I like a good tv commercial. I like being spoken to, on my own level, by someone who might have chosen to talk to me like I was a 2-year old but who wised up and thought, ‘hmm, maybe the object of my intentions has some wit, some style, some intelligence.’ I like those commercials with the talking babies because they make gentle fun of the frat boy-golfer thing which is, in fact, their market. (The fact is that I can’t tell you now, without looking it up, what they’re advertising, because it’s not a product I’ll ever use so I haven’t paid attention to that aspect. But I’m not here to argue the success of commercials. I’m just telling you what I like.) (Hmmm, it occurs to me that I suddenly sound like Andy Rooney, for which I hope you’ll forgive me.)
There are some commercials I hate. Hardees commercials are disgusting. Please imagine that I’m pronouncing the word “disgusting”with a “z” sound for the first “s” in the word. That’s how I feel about them. I don’t know if Hardees Hamburgers, which I believe is the fruit of some NC’ers palate and pocketbook, is indeed a national chain or whether it’s still fairly local. All I know is that the commercials are sexist to such a degree that even men of my acquaintance shudder at them. I know that I will avoid the restaurant because of the commercials but I also know that the commercials must be successful—as in, they bring in the customers—because they keep making new ones in the same vein.
A current commercial is worth a second look. On as scale of 1-10, I give it about a 7 or 8 for originality. The actors don’t talk, there’s only a voiceover by a really nice (like, you’d really like him if you knew him) sounding guy. We see a handsome middle-aged black man standing in front of his small barbershop, looking dismayed at the ‘Cheap Cutz’ haircutting franchise going up across the street. We see the Cheap Cutz grand opening: cheering crowds, a guy dressed like a pair of scissors. We see the big sign that says, “Cheap Cutz: Home of the $6 Haircut!” We feel for the friendly barber: how can he compete with such a big chain?
We are told by the friendly voiceover, that the barber is no dummy. We watch as the barber goes to an office supply store and pantomimes (for us) that he wants a biiiiig sign. The friendly customer attendant understands. Next frame: the barber has hung a sign outside his shop that says, “We Fix $6 Haircuts.” We are told that, six months later, Cheap Cutz has gone out of business. We smile. Chalk one up for the little guy! Take that, Corporate America!
The office store the barber went to...Office Depot. Office Depot! Yep, the national chain, Office Depot, a corporate entity if there ever was one, is making an anti-corporate commercial. One can only assume that they thought we wouldn’t notice. I noticed. As the longtime manager of a non-chain bookstore, believe me: I noticed.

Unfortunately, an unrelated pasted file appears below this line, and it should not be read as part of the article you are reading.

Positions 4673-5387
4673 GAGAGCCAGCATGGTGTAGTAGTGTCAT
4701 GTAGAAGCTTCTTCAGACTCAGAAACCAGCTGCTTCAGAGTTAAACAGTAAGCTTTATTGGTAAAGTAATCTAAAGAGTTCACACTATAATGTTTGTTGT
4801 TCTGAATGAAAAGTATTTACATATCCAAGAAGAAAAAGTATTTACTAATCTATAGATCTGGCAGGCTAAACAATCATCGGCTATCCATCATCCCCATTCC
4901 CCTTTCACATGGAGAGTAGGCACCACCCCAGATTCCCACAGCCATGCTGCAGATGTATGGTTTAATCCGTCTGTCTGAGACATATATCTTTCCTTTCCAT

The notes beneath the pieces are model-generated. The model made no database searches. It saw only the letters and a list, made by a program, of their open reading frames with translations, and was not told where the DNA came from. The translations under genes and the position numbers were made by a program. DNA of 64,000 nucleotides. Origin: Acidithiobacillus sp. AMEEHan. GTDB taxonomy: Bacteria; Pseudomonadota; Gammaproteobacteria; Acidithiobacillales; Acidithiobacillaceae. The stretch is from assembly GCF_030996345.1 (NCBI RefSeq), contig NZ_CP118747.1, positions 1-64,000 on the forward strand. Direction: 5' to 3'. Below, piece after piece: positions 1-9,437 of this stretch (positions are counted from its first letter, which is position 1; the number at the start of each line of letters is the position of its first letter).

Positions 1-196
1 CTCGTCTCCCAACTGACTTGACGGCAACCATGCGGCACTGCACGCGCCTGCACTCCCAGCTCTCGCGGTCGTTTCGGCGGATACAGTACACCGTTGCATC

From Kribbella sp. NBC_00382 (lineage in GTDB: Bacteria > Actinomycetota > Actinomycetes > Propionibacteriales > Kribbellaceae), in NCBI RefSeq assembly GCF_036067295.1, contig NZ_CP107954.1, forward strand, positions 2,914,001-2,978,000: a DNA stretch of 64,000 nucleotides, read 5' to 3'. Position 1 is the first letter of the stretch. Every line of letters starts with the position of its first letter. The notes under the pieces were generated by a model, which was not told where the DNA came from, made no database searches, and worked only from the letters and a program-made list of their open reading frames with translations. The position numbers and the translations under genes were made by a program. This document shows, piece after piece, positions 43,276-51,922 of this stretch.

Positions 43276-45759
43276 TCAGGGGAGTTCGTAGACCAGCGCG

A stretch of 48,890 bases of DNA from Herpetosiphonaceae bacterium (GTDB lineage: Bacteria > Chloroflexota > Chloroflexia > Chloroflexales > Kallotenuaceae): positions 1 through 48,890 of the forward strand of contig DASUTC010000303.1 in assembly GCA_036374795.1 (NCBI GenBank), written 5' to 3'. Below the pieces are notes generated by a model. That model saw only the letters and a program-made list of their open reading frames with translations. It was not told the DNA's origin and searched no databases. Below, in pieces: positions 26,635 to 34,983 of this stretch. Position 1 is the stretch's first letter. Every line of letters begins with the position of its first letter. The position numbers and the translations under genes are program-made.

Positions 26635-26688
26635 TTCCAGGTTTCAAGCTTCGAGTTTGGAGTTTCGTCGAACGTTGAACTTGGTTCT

This brings me to the end of my spiel but stick with me: it’s a fascinating end. Last week our bookstore had a reading by Bryant Simon who wrote "Everything But the Coffee: Learning About America From Starbucks." He imbibed a lot of Starbucks coffee, all around the world, in pursuit of something to say sociologically speaking. And what he said was fascinating. But here’s what I remember best: Simon has noted that even Starbucks is hitching their coffee wagons to the current anti-corporate feeling that’s (veerrrryyyy slooowwwllly) making its way across the country. His evidence? Very recently, Starbucks opened two new coffee houses in their hometown of Seattle. Did they call their new shops “Starbucks?” No. They did not. They named their new stores after the streets on which the stores reside. One is called Tenth Street Coffee House and the other Pine Street Coffee House. (I just made those names up because I can’t remember exactly what they’re called, but you get the picture.) Simon told our audience that you have to look hard, but that on some piece of signage in the new stores, in teensy letters, it says, “inspired by Starbucks.” Apparenty, Starbucks was afraid of anti-corporate backlash enough to camoulflage their own name!
We’re all adults here, unlike, for example, the Supreme Court of the United States of America, who somehow wasn’t able to figure out that corporations are, in fact, different from actual, like, people. But we’re the ones with the wallets. We can decide when to open our wallets. We can still decide where to spend the contents. We can decide whether to buy from Office Depot and Starbucks or whether, every once in a while, whether we might want to Buy Local.